Seven years ago, my now ex-husband and I adopted a trembling, formerly homeless, possibly abused young dog. We named him Dingo, because that’s what he looked like – a skinny, wild, intelligent, aboriginal canine with enormous bat ears and almond-shaped brown eyes that bugged out slightly like a chihuahua’s, and an earnest furrow between his brows. He weighed a skeletal 27 pounds and was not housebroken and spoke no English and appeared to be unfamiliar with stairs, puddles, furniture, and domestic life in general. After he graduated from obedience school, we kept training him on our own. He was so eager to learn and so easy to teach, we figured he was a doggy genius, until it dawned on us that he would do anything – anything we asked of him – for food.

When we split up, we agreed to share custody of Dingo and have done so for the past three and a half years. These days, Dingo weighs a healthy 45 pounds, has gone grey at the muzzle, and is a mellow, well-mannered gentleman, but he remains as passionately, single-mindedly food-obsessed as ever. He has no sense of humor about food. He’s not one of those hilariously antic, clowning dogs who entertain for treats, nor does he beg with seductive whines and cute, obsequious expressions. He’s quiveringly aware of everything that happens in the kitchen. He knows his rights and exercises them without overstepping: he licks the beaten egg bowl, for example, and is always on hand to do so, but he doesn’t chew on cooked bones, so he never asks. Maybe because he grew up on the street, he won’t go near anything toxic: he has no interest in raisins, chocolate, onions, almonds, or avocado, even if they fall on the floor near him.

He understands that he’s supposed to lie at our feet while we eat, but sometimes, when it’s a meal he loves, especially chicken, he forgets himself. His nose nudges my thigh and I look down to see him sitting right next to me looking up at my plate, his face alight with quasi-religious exaltation, but he’s not begging, exactly. His feelings about food are so similar to mine, I can’t help feeling that there’s some sort of essential kinship at work here.

Coq au Rococo

This baroque, multi-step, multi-day recipe is a mash-up/amalgam of Brendan’s and my original separate chicken methods and is possibly Dingo’s favorite dish, item, event, and occasion, and also the love of his life, or one of them, anyway. He cashes in for days on end. Not only does he get the fresh chicken neck up front, later on he gets boiled giblets and carrots, and the next day, table scraps after we’ve eaten our fill a second time, and the day after that, cartilage and unusable but edible bits from the bird when it’s pulled from the broth, and the day after that, he gets warm soup broth ladled onto his kibble and he can lick our soup bowls clean. This recipe is very generous to people as well.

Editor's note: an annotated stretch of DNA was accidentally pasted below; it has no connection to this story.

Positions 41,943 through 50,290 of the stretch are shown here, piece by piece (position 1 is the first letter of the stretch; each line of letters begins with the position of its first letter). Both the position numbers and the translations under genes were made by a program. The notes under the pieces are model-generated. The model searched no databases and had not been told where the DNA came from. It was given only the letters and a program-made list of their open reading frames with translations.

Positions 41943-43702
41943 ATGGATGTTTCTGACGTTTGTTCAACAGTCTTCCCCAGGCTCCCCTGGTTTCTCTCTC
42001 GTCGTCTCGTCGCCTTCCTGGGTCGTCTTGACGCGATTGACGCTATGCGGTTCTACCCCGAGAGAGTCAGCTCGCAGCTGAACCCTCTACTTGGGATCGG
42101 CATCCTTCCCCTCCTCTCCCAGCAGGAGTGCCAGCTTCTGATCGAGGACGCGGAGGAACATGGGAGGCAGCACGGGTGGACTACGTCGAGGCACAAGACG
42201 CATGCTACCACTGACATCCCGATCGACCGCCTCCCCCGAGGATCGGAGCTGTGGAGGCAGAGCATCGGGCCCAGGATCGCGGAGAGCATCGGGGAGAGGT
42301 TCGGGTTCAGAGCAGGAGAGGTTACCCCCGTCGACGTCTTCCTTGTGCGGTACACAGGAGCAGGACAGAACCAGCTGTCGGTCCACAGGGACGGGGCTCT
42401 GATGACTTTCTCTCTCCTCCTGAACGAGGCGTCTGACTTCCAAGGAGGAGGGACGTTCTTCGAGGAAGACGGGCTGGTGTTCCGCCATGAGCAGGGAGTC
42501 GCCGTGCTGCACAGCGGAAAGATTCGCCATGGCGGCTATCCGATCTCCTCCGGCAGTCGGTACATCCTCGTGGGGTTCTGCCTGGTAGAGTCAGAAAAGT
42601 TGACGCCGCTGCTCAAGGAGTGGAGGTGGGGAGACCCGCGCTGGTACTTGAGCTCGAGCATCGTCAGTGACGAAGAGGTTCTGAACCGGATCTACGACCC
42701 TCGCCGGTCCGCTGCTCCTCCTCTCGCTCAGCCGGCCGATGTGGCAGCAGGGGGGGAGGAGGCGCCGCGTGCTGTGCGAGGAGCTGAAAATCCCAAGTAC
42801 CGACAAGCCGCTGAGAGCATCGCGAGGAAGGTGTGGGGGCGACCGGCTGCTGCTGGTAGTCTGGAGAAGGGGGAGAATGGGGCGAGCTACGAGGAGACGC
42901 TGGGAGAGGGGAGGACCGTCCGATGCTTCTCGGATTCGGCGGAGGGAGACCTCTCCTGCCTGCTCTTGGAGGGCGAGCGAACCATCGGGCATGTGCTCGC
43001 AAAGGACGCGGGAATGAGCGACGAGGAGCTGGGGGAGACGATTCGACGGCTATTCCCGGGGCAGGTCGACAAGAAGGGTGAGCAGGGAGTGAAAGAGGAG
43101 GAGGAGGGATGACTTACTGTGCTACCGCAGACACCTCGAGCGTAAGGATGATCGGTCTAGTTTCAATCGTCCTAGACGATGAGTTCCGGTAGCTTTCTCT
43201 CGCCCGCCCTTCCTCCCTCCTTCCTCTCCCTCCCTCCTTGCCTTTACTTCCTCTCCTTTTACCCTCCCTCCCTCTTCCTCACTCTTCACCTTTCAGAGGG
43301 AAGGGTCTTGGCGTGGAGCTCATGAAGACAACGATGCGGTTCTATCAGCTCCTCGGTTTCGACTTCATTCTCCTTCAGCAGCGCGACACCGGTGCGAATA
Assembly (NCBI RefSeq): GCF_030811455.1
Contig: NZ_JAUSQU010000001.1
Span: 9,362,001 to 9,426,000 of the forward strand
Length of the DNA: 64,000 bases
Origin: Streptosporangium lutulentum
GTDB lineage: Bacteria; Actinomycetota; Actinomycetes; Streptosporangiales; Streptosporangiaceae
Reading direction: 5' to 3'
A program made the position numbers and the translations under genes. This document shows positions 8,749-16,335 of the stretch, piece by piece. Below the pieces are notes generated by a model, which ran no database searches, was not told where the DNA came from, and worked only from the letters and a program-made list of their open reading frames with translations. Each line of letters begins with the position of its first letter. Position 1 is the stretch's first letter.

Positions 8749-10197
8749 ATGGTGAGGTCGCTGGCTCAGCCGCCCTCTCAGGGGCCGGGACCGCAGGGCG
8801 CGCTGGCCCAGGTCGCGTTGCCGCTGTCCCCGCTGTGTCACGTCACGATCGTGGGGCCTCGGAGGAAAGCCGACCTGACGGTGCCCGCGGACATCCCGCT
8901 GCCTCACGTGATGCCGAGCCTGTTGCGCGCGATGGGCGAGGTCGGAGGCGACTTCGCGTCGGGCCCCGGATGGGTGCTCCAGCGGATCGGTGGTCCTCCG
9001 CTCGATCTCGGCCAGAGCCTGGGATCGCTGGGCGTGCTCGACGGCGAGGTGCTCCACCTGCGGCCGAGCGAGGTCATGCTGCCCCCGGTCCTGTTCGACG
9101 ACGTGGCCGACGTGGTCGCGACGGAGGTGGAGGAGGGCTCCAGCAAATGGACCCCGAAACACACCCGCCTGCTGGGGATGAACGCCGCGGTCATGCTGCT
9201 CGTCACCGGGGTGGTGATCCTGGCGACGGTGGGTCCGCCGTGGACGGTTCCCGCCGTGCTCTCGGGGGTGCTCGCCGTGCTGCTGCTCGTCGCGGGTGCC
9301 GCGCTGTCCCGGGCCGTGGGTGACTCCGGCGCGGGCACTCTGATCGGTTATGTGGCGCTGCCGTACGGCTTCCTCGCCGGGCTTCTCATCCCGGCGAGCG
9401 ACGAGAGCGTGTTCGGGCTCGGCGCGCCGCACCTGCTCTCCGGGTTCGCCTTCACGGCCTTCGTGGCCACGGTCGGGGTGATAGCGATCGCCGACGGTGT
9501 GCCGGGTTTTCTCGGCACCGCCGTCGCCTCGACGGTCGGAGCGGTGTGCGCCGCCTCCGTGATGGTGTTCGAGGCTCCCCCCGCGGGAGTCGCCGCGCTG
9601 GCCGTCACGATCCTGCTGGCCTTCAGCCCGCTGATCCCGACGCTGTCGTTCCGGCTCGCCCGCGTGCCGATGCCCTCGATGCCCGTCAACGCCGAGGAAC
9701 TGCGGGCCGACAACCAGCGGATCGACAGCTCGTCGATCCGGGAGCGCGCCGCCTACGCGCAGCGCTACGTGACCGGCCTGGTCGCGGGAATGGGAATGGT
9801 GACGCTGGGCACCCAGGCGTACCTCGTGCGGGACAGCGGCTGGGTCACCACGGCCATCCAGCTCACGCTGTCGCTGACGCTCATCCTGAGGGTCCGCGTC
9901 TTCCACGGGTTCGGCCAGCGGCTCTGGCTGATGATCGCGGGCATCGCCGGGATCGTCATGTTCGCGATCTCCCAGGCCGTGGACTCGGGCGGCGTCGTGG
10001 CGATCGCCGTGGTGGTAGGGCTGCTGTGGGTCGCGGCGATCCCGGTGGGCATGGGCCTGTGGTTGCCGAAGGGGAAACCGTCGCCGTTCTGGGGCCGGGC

Preheat the oven to 475.

To the dog, give the raw neck of a large, whole chicken. Set giblets aside for now.

Cut into bite-sized pieces 3-5 shallots and half a lemon, peel still on. Put into a bowl and add a bunch of fresh chopped basil, 8 cleaned, halved baby bella mushrooms, the juice of the other half of the lemon, 8 peeled whole garlic cloves, and a big handful of good juicy olives. Mix well with olive oil, salt, and pepper. Stuff both cavities of the chicken with this mixture and place into a large, well-oiled roasting pan.

Peel 5 carrots, 5 parsnips, and 5 potatoes, and cut them all in half. Toss them well in salt and olive oil, then arrange them around the chicken in the roasting pan. Put whatever remains of the stuffing mixture on top of the vegetables.

Rub the chicken with olive oil. Put a chunk of butter on top and cover loosely with aluminum foil. Bake for 20 minutes, then uncover and turn the oven down to 350.

While the chicken roasts, put the giblets into a smallish pan with herbs, crushed garlic cloves, a quartered onion, and celery and carrot chunks. Take the limp juiced half lemon and pare and mince its zest and add to the pot. Add a dollop of red wine, and salt and pepper. Cover with cold water plus one inch. Bring to a boil, then simmer until the vegetables are limp, about 45 minutes. Strain the broth and use it to baste the chicken and vegetables during the last half hour of cooking. Feed the cooled, cooked giblets and boiled carrot pieces to the dog in whatever way you like. Make sure they’re not too hot.

When the bird is brown and crackling and cooked just to the bone and still tender, pull it out and put it on a carving board and let it sit for half an hour while the vegetables keep roasting in the pan. Pull out the stuffing; if it seems underdone, add to the pan in the oven.

Carve the bird and serve chicken pieces with root vegetables and stuffing to garnish. A crisp simple salad is nice afterwards – up to you.

Save the bones. Reheat and repeat this meal the next day, and on the 3rd day, strip off all remaining usable meat and trim and chop and set aside. Put the rest of the chicken, including all bones, into a big soup pot with onions, carrots, celery, parsley, garlic, herbs, lemon zest, red wine, and tomatoes. Cover with cold water plus one inch. Simmer uncovered, skimming as necessary, for 2 hours, then let sit for 2 hours. Strain through a colander over a second pot, pressing and turning the vegetables and bones with a slotted spoon to squeeze out all possible liquid. Discard the soup stuff. The dog will helpfully eat any cooked carrots and chicken scraps you might otherwise throw away.

Use the clear, savory-sweet, fresh broth to make a soup with potatoes and other vegetables and all of the chicken pieces the dog didn’t get. Garnish each bowl with a squeeze of lemon juice and a dash of hot sauce.

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